Clash Of The Chronos: Rolex Cosmograph Daytona Watch vs Breguet Chronograph Type XXI Watch

The same cannot be said about Breguet. This is because, unlike Rolex, Breguet also builds haute horlogerie pieces too, which are the polar opposite of your standard run of the mill watch. In fact, even though the type XXI doesn’t have a tourbillon it’s still considered to be high horology.


The Breguet Type XXI had perhaps a more useful reason for being created than the Daytona. It was created back in the 50s for the French Air Force, and as per their specification, features a central minutes hand.

What does that mean? A flyback chronograph works in just the same way as a normal chronograph, except you don’t need to stop the chronograph before you reset it. You can reset it while it’s running, the hands will jump back to zero and begin timing again. The chronograph minutes hand is placed underneath the chronograph seconds hand on this watch, making reading the recorded time much easier because you’re not squinting at a subdial. Another advantage of a central chronograph minutes hand is that it frees up a subdial which in this case has been utilised as a 24 hour timer for the chronograph.

It also has a bi-directional timing bezel instead of a tachometer like the Rolex. There’s also a date window hiding there at 6 O’Clock. Also, if you can catch the light correctly you’ll see just how Breguet’s finished the dial which has been cleverly split into a small circle inside a big circle. There’s a brushed finish on the black dial (brown with the gold pieces) and the inner circle is brushed in one direction and the outer circle is brushed in the other which gives this watch an amazing aura that you really have to see to see.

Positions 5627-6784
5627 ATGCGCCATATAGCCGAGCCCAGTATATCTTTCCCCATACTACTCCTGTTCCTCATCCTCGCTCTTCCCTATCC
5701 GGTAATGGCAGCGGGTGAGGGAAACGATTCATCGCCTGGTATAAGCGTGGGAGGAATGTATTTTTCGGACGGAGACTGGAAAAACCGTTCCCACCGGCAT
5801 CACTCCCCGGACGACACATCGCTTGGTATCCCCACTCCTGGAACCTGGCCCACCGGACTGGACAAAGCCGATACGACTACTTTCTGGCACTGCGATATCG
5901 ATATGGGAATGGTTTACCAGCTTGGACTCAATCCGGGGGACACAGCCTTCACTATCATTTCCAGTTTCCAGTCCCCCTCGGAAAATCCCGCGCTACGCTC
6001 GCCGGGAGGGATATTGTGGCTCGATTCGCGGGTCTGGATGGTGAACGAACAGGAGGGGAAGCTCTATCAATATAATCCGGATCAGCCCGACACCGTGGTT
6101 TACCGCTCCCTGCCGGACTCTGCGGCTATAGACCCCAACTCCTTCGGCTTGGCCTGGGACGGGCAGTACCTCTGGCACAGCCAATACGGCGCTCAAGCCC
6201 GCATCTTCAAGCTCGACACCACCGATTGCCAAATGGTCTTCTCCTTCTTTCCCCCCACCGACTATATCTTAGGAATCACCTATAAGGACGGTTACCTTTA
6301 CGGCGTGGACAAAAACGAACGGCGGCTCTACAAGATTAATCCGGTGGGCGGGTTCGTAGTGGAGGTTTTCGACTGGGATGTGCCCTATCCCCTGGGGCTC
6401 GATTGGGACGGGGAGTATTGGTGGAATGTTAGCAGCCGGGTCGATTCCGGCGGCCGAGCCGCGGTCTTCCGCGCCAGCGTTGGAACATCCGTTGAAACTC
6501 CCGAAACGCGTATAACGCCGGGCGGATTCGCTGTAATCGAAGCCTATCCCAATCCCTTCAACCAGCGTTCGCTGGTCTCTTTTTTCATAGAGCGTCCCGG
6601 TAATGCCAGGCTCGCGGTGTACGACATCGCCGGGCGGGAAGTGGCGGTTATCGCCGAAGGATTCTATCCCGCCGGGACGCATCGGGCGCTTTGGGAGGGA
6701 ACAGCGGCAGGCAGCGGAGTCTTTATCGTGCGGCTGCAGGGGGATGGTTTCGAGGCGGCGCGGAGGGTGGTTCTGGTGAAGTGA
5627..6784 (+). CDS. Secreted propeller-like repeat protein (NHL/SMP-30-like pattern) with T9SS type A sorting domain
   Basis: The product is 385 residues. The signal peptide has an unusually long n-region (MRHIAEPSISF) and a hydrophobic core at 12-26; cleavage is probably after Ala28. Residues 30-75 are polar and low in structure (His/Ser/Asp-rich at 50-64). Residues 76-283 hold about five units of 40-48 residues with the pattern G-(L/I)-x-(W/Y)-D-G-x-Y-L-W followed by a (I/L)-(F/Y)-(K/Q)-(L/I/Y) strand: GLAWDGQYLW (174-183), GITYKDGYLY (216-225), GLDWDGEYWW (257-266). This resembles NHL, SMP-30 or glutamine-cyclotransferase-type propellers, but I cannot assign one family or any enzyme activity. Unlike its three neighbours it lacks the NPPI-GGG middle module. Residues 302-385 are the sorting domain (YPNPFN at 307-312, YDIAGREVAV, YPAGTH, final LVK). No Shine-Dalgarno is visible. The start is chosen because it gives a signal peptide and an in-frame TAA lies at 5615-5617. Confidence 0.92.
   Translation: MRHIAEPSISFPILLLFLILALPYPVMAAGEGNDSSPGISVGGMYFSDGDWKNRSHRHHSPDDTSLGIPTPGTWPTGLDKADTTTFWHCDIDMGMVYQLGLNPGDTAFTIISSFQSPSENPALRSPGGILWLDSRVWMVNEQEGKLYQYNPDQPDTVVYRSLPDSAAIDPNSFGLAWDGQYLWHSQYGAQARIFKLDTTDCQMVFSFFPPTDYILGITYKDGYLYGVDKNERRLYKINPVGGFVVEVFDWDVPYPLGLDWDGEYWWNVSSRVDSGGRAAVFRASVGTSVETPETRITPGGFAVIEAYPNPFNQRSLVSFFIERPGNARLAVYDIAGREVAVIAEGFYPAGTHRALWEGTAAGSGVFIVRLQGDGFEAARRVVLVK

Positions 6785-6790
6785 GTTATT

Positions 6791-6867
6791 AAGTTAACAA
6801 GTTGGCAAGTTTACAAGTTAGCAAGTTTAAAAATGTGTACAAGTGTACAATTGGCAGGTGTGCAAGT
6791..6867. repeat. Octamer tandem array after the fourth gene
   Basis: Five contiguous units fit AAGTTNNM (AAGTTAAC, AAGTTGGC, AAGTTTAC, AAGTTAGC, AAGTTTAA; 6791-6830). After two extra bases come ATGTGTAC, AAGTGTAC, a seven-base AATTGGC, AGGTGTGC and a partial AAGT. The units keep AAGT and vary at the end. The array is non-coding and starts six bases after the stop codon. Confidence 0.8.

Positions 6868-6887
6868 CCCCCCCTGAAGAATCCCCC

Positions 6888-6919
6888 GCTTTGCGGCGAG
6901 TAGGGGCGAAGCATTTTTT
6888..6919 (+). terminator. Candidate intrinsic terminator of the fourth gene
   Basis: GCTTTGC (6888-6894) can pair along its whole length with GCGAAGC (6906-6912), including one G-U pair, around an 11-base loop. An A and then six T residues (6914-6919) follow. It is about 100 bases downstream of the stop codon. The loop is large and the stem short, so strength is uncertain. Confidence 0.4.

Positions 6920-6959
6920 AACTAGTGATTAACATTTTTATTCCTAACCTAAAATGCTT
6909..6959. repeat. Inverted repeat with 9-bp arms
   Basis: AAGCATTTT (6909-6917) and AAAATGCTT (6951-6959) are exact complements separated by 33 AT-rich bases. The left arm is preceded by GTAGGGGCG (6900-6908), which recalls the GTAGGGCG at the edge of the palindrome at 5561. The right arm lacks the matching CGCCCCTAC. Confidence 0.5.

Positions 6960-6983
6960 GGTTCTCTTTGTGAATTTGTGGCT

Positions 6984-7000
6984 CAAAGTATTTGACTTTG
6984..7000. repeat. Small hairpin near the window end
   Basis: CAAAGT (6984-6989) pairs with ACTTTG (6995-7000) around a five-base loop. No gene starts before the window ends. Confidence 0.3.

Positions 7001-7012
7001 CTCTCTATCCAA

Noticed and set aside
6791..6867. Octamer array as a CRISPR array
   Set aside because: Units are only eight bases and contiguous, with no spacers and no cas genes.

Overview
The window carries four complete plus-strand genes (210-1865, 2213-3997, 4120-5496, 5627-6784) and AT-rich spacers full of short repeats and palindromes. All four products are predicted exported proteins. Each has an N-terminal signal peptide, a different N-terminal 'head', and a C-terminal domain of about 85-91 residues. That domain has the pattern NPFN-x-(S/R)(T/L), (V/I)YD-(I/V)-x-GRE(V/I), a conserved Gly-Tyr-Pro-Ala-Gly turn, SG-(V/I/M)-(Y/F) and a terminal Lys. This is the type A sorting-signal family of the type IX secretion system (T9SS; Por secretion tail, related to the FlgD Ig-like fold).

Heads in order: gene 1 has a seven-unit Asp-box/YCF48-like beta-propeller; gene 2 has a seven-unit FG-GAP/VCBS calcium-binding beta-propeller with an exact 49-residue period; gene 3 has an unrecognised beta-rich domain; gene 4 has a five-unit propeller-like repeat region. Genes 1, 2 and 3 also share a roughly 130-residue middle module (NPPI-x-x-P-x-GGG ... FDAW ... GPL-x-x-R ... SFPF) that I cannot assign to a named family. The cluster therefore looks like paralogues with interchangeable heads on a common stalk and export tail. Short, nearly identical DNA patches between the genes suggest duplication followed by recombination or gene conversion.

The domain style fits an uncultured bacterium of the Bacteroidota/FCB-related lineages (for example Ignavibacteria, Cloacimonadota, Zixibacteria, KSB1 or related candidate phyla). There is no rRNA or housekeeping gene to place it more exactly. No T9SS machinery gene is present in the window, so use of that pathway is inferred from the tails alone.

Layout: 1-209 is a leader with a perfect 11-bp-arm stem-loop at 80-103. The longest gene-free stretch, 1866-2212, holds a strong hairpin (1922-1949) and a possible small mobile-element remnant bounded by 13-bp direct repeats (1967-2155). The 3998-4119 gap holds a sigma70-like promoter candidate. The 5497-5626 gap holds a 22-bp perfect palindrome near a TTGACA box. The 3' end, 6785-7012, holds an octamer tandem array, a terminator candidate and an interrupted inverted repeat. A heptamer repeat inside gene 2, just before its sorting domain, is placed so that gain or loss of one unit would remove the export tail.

Under the 12 marker there’s the Breguet logo that’s been hand painted on there and under is are the words “retour en vol” which refers to the flyback function. Like the Daytona there’s lume applied to the markers and hands on the Type XXI, but because the hands are larger than on the Rolex legibility will be in the Breguet’s favour. And then theres the coin edging on the side, let’s not get too distracted by that because as wonderful as it is it’s a Breguet hallmark.

Rolex used to use a Zenith movement in their Daytona, and you could easily tell as the seconds hand was at 9 O’Clock and with the in-house made movement it’s moved to 6. The Type XXI doesn’t use a movement made in-house at the Breguet facility. It’s made by a small company called Lemania. Before all the accusations fly and whatnot we should consider that Lemania has not only made movements before for the likes of all the big three (AP, VC & PP) but is also owned by Breguet anyway so while it’s not truly in-house in-house like the Rolex, the movement isn’t outsourced from a completely different company. Also, this movement is made by Lemania and is only allowed to be used in the Type XXI, not in anything else.


The Breguet’s water resistant to 100m, just like the Daytona. However, I wouldn’t want to take either of them down to that depth ever, in fact, I wouldn’t even want to get them wet if I could help it. Just like the Speedmaster and the Breitling we had last time, both of these watches are water resistant but under no circumstances should you ever test that water resistance and especially never ever ever operate the chronograph under water. Only with a diving watch should you operate the chronograph under water if it’s stated that you can. Although given that Breguet’s recently withdrawn the Type XXI on their wonderful bracelet, I wouldn’t even want to get the leather straps damp if I could help it.

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